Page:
I Know How You Feel? 🤨

My husband was in the ICU having had a heart attack, then congestive heart failure, plus additional problems that led to him being transferred to the University of Pennsylvania Hospital and having to sleep the first night with those paddles on his chest.  He was awaiting surgery on Monday and that Sunday morning I went to a 12-step meeting and shared what was going on.

A woman came up to me and said, “I know how you feel, I went through the same thing.”

As Lt. Joe Kenda in Homicide Hunterwould say, “Oh really?”

It turns out her husband either had a stent put in or by-pass surgery but was released in 2-3 days.  He hadn’t spent 7 days in ICU, like my husband did before he was transferred, so in my mind, it wasn’t even close to being the same thing.   No, I’m sorry but you have no idea how I’m feeling.

I don’t know about you, but that’s one of those responses that aggravates me, and it takes all my...

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Werther and Papageno Effects

Last Sunday I was watching Meet the Press and the topic of the recent school shooting in Texas came up.  David Brooks from The New York Times said he thought the press was also to blame by the way they are reporting and sensationalizing it.  That thought struck me because I immediately thought of the media guidelines for reporting on suicide and The Werther and Papageno Effects.

The Werther Effect, named for the character in Goethe’s The Sorrows of Young Werther who dies by suicide, is the rise in suicide attempts and/or deaths when there is a widely publicized suicide.  It’s also sometimes referred to as contagion or copycat suicides.  In 1974 David Phillips conducted a study that concluded some aspects of the way the media reported a suicide death had a short-term adverse impact on certain subgroups of its audience.  Especially vulnerable groups are young people. One example is after the death of Robin Williams in 2014, calls to the...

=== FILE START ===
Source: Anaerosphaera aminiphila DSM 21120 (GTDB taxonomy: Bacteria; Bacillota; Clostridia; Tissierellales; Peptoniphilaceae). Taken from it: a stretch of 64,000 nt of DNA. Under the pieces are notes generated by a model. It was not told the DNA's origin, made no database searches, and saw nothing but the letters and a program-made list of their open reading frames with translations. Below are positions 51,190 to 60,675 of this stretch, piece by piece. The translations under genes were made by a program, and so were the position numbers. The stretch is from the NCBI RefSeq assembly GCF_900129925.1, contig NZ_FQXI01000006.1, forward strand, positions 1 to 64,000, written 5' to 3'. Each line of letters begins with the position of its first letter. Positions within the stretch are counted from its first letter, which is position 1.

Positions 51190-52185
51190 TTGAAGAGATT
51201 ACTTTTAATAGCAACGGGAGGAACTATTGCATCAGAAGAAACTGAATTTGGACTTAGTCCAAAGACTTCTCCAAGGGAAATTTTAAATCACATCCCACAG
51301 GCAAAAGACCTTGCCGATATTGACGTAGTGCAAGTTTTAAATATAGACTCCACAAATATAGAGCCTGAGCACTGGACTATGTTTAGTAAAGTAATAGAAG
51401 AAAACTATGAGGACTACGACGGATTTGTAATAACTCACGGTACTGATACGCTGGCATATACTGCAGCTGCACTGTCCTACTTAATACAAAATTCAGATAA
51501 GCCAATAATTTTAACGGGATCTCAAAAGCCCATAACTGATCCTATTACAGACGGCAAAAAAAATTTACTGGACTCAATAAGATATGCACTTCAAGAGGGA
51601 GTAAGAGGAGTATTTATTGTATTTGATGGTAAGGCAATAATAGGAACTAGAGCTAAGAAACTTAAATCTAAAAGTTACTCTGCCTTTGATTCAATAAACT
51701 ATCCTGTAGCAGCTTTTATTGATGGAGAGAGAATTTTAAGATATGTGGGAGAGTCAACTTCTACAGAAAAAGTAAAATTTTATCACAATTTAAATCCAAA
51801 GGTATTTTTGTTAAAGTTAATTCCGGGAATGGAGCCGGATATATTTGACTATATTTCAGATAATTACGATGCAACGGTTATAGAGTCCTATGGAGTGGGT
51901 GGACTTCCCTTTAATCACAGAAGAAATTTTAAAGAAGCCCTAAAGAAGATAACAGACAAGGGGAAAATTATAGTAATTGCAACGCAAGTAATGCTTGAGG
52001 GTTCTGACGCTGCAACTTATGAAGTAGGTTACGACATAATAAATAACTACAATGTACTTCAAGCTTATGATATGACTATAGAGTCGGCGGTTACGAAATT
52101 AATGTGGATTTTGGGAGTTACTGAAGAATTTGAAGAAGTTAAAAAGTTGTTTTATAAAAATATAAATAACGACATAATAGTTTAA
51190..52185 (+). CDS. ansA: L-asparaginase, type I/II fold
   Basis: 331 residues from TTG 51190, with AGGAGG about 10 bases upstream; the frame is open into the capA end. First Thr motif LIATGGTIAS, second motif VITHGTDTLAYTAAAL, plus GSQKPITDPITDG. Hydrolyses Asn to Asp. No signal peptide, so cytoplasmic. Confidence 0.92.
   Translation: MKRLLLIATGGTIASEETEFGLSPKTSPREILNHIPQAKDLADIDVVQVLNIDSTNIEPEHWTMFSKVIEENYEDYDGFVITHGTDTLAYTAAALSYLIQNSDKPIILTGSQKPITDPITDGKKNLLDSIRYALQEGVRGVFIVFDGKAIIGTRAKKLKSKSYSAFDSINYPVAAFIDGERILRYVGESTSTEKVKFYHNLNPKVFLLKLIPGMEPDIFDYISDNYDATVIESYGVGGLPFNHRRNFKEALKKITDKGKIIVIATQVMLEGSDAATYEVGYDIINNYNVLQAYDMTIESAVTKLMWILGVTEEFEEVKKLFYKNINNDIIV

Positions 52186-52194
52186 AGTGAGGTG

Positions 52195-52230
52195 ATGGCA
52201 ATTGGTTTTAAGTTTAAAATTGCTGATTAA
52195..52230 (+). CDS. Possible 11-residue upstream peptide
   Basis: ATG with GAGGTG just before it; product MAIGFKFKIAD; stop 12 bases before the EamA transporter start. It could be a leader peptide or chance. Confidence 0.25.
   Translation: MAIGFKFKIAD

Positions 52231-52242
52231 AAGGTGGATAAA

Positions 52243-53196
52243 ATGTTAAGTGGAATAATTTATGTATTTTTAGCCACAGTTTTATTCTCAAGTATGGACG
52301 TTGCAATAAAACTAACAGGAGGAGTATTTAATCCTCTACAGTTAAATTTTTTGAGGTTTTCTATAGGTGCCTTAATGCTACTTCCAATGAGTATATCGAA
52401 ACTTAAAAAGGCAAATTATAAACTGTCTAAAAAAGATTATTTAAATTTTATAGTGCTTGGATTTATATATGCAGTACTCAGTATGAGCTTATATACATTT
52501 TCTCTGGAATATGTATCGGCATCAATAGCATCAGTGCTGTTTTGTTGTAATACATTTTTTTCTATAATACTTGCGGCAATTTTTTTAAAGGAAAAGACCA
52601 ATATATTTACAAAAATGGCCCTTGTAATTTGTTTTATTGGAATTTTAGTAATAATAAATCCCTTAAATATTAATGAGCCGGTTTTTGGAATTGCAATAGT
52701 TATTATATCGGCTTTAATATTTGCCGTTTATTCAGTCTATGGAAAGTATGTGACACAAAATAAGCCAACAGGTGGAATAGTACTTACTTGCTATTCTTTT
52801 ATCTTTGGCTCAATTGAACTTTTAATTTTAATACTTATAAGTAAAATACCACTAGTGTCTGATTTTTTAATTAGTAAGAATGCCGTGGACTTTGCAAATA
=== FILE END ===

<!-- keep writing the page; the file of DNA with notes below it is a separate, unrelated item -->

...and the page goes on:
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Can Young Children Be Suicidal?

Over the years I’ve heard people, often professionals, say that young children can’t really be suicidal because they don’t understand the concept of death. Brian Mishara interviewed 65 elementary children and found out most first graders knew that dead people can’t come back to life and all the second graders understood the everyone dies eventually.  However, many first graders and even a few fifth graders thought dead people could see and hear so their beliefs about death are a bit fluid.